Collections illustrate aspects of mental health and mental healthcare. They include archives of Bethlem Hospital (the original 'Bedlam') and the Maudsley Hospital (founded in the 20th century, influential in psychiatric teaching and research). Historical objects relate mainly to Bethlem. The unique art collection contains works by artists, past and present, who have suffered from mental health problems. It comes from many sources, not only from the Bethlem and Maudsley Hospitals.

Collection details

Archives, Fine Art, Medicine, Personalities, Social History

Key artists and exhibits

  • Richard Dadd
  • Louis Wain
  • William Kurelek
  • Jonathan Martin
  • Vaslav Nijinsky
  • Cynthia Pell
  • Caius Gabriel Cibber's statues of 'Raving and Melancholy Madness' from 17th century Bedlam
Exhibition details are listed below, you may need to scroll down to see them all.

The Maudsley at War: The story of the hospital during the Great War

  • 6 July — 24 September 2015 *on now

The Maudsley Hospital was envisaged in 1907 as an urban centre for the treatment, teaching and research of psychiatric disorders. Just before its official opening in 1916, the hospital was requisitioned by the Army and during the Great War it treated thousands of soldiers affected by shell shock and other war neuroses. Under the influence of Frederick Mott, the Maudsley offered patients a pioneering 'atmosphere of cure' that would challenge existing psychiatric approaches.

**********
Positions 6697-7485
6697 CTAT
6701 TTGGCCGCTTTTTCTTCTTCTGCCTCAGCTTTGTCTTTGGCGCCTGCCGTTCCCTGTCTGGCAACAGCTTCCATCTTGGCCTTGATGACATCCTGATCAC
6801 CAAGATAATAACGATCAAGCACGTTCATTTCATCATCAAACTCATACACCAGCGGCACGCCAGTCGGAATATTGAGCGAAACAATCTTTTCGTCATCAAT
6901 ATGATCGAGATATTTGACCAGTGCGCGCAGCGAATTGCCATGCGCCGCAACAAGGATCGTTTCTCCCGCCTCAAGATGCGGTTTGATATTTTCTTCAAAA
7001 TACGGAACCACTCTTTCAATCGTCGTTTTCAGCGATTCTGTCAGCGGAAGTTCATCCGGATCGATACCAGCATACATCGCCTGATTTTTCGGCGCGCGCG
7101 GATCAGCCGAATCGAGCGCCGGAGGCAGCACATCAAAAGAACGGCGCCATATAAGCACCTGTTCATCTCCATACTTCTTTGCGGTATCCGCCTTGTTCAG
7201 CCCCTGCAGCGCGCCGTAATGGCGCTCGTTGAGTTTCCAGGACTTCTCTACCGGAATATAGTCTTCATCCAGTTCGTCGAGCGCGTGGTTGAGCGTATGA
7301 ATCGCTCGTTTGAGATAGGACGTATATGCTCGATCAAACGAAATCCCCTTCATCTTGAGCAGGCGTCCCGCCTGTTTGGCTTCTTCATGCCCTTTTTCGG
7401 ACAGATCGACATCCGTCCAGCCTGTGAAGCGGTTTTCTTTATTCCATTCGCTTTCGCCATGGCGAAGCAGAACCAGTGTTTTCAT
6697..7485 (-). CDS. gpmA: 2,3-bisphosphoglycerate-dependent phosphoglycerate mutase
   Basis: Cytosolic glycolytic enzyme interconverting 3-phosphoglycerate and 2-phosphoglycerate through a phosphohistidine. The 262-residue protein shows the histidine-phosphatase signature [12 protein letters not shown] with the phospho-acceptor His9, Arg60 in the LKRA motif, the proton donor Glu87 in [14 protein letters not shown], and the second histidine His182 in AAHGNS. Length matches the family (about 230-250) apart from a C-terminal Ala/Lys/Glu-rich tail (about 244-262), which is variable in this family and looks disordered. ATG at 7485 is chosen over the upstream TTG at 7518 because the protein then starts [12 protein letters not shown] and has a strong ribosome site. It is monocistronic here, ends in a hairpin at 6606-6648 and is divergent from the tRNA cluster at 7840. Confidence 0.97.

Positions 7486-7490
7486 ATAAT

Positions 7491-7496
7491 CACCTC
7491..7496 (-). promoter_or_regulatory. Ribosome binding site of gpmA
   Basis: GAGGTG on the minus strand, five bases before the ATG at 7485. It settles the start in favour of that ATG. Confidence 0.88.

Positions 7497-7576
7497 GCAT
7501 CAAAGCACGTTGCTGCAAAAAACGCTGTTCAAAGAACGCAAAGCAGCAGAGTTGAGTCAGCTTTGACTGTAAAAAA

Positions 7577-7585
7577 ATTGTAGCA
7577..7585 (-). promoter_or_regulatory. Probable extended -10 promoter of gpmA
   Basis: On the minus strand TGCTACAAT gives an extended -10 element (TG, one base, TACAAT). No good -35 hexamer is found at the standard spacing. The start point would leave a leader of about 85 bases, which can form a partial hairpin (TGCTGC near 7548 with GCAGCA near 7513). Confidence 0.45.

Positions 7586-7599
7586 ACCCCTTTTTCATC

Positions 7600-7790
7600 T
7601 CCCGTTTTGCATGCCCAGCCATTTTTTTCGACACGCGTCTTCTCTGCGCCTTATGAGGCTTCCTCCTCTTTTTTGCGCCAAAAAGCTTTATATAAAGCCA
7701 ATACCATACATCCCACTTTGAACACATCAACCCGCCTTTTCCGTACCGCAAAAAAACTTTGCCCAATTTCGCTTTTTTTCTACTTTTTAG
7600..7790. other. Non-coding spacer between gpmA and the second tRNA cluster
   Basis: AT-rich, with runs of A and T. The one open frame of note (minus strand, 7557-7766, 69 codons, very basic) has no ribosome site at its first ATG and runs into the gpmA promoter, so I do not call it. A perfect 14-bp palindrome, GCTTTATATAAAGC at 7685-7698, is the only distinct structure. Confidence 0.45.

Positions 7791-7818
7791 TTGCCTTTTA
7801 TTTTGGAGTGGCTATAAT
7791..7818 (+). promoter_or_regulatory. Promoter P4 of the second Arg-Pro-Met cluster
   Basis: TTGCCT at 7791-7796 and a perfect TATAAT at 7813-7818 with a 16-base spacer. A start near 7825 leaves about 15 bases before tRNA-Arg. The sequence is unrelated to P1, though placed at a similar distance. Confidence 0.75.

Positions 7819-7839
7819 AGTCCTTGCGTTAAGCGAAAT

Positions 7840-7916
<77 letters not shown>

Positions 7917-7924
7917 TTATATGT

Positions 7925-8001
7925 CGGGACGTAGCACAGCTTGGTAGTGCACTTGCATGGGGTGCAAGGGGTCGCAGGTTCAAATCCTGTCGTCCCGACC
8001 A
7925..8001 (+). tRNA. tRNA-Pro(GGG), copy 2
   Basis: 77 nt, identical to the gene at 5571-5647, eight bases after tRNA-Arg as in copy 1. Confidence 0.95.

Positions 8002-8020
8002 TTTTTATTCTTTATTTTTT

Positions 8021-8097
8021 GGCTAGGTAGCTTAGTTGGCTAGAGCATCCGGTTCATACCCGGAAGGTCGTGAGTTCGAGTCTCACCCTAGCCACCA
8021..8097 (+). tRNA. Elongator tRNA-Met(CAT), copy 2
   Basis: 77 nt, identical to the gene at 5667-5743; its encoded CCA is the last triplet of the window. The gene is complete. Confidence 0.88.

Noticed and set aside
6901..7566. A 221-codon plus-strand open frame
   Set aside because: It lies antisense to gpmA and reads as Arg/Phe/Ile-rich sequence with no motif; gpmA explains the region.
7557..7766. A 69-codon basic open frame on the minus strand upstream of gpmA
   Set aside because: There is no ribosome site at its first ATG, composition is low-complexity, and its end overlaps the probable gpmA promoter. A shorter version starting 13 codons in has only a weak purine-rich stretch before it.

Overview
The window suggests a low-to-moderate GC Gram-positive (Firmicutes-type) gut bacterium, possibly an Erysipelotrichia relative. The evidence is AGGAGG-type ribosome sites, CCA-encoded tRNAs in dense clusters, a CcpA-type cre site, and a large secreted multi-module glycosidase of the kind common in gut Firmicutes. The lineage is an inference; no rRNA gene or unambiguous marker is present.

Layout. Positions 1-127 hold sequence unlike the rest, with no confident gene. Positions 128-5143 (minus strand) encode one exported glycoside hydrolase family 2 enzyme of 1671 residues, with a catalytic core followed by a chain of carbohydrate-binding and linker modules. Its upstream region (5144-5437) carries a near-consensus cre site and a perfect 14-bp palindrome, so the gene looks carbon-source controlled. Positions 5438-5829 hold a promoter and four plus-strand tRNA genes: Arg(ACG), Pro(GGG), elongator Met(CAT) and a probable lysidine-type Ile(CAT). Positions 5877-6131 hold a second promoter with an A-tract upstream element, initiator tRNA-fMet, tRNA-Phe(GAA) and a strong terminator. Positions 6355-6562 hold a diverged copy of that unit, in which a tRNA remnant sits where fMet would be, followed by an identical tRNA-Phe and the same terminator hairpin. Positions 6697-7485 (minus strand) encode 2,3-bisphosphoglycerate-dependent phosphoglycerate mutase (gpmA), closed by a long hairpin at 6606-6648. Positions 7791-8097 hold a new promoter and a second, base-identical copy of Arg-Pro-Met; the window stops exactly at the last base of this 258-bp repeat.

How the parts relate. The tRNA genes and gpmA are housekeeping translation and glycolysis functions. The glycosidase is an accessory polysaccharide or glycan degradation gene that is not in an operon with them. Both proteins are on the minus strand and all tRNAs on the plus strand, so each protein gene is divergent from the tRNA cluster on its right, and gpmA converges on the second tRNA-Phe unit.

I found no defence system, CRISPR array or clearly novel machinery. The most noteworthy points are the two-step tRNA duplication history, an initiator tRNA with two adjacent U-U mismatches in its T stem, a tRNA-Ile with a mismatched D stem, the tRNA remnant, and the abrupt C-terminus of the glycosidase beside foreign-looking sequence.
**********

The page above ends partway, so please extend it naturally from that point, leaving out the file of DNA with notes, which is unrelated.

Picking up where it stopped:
Suitable for

  • Any age

Where

Maudsley Long Gallery
Maudsley Hospital
Denmark Hill
London
SE5 8AZ
England

Getting there

Nearest railway and overground station: Denmark Hill, London Travel Zone 2. From Central London - London Bridge, Blackfriars, Farringdon, St Pancras and Victoria. There are direct connections to Bromley, Bexleyheath and Croydon as well as services to north London, Bedforshire, Hertfordshire and Kent.

When leaving Denmark Hill Station, turn right out of the station. Turn right to walk down the hill. Maudsley Hospital will be on your right; use the main entrance.

By bus: The 35, 40, 42, 45, 68, 176, 185, 345, 468 and 484 all stop at or near Maudsley Hospital. Please check the TFL website for more information.

By car: From central London follow the A215 from the Elephant and Castle. The hospital is located on the left hand side of Denmark Hill.

Services and facilities

Website

http://museumofthemind.org.uk/whats-on/exhibition-info/the-maudsley-at-war-the-story-of-the-hospital-during-the-great-war

A group of men look up at the sky whilst standing outside Bethlem Royal Hospital, St George's Fields.

Keep the Home Fires Burning: Stories from the Great War

  • 29 August — 31 October 2015 *on now